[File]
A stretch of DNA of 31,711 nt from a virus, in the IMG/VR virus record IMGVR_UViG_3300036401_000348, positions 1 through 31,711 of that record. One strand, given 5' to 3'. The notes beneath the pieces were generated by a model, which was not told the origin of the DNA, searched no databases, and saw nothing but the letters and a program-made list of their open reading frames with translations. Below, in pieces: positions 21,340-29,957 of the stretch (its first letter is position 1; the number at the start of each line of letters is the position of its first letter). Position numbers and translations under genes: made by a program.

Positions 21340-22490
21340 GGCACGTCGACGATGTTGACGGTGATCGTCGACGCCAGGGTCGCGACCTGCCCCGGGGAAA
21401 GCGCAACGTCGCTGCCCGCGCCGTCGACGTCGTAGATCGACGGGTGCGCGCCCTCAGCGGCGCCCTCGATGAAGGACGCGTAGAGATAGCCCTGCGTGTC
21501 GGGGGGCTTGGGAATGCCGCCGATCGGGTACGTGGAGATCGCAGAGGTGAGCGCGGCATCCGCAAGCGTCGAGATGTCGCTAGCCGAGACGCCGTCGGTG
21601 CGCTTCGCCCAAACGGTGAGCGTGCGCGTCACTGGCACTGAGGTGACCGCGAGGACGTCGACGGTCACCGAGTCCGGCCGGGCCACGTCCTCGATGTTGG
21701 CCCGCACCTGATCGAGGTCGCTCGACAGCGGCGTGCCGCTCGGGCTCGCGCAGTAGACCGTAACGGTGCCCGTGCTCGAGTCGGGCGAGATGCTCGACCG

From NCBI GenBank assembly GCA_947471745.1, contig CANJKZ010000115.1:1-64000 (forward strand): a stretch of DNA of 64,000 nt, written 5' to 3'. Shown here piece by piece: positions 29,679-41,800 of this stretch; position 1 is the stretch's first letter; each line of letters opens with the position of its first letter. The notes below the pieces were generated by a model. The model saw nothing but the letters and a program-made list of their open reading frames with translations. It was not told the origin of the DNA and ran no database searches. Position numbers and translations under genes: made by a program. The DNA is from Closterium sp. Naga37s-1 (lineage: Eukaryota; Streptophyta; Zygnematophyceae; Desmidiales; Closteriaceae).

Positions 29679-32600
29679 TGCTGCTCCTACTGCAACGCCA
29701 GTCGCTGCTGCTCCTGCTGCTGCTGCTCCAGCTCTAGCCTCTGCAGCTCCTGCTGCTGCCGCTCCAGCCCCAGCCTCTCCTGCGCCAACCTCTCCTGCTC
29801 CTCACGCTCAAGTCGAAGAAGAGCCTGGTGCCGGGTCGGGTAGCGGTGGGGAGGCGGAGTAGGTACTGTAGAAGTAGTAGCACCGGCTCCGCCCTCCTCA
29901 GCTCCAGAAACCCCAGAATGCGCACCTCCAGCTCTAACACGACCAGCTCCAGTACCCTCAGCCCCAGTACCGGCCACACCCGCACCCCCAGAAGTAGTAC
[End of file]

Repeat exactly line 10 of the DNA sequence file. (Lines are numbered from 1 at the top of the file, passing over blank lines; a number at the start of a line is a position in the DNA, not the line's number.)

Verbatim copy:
29679 TGCTGCTCCTACTGCAACGCCA